Banking on a sustainable recovery in Europe

October 3, 2013

Yesterday I participated in the Governing Council meeting of the European Central Bank in Paris, in my normal non-voting capacity. I also had a productive meeting with Prime Minister Jean-Marc Ayrault and Finance Minister Pierre Moscovici on the French reform process, which is moving forward, supported by social dialogue.

One key issue for the ECB and its Governors is the forthcoming balance sheet assessment of euro area banks, which is essential to reinforce confidence in the European banking sector and thus to improve the credit flows to households and businesses, particularly SMEs. That economic growth requires credit growth is a fact of economic history.

President Mario Draghi accurately explained to the press the Commission’s approach to the treatment of capital injections under the EU fiscal rules. In short, there is a clear marching order to be followed in cases where recapitalisation is necessary. If the balance sheet assessments reveal capital shortfalls, these would be covered first via private solutions and internal resources – shareholders and junior creditors – before resorting to public backstops. Where state support is necessary, the new state aid rules in force since 1 August apply.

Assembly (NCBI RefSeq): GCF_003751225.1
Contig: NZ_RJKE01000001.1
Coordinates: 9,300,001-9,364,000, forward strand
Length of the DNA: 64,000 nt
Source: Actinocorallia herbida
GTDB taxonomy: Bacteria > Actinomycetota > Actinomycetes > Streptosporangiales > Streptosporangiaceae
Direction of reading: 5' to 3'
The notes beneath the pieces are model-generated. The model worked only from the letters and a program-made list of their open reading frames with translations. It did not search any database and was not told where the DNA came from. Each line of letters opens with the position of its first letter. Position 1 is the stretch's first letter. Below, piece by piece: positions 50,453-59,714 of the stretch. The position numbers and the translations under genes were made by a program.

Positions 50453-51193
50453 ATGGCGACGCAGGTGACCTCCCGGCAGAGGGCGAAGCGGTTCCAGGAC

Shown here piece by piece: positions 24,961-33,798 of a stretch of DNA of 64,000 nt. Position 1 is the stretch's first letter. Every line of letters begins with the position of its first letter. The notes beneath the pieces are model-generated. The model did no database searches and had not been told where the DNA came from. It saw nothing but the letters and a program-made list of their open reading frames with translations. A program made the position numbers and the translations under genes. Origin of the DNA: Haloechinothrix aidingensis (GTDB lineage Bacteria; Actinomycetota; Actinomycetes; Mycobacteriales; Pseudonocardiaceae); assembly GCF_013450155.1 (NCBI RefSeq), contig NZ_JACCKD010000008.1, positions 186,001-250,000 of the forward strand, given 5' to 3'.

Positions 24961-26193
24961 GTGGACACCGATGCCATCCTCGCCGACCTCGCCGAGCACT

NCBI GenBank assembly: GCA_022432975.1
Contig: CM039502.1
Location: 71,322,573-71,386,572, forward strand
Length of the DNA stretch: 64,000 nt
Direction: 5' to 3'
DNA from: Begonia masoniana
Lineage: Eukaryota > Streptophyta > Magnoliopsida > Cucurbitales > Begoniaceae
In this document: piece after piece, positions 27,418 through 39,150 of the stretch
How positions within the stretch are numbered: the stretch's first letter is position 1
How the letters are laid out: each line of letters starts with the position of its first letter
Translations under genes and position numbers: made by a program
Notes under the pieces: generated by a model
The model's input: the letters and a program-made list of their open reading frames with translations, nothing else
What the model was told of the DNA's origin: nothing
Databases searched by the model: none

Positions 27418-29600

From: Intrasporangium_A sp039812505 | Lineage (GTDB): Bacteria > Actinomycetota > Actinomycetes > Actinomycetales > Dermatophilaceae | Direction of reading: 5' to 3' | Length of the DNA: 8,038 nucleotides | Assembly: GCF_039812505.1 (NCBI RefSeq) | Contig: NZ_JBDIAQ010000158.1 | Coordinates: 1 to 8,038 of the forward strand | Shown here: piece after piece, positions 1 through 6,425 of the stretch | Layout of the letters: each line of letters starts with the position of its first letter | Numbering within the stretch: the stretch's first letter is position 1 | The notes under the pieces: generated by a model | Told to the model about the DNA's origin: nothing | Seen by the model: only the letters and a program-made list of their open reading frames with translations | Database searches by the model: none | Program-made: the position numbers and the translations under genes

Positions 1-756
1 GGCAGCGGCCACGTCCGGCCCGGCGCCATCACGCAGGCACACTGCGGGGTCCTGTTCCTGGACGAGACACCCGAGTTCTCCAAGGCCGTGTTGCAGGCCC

As regards the treatment of capital injections under EU fiscal rules, these are normally considered as “relevant factors for financial stability” and/or as one-off measures, and thus not included in the structural balance and not counting against the Member State in the context of the Excessive Deficit Procedure. As such, there is no disincentive to effective public backstops caused by these fiscal rules.

Cleaning up balance sheets is a pre-condition for growth but also for resuming the path towards more genuine financial integration in Europe, namely through the creation of the banking union. To strengthen the gradual recovery that is now at its early stages, we need to make decisive progress on both of these fronts in the coming months.

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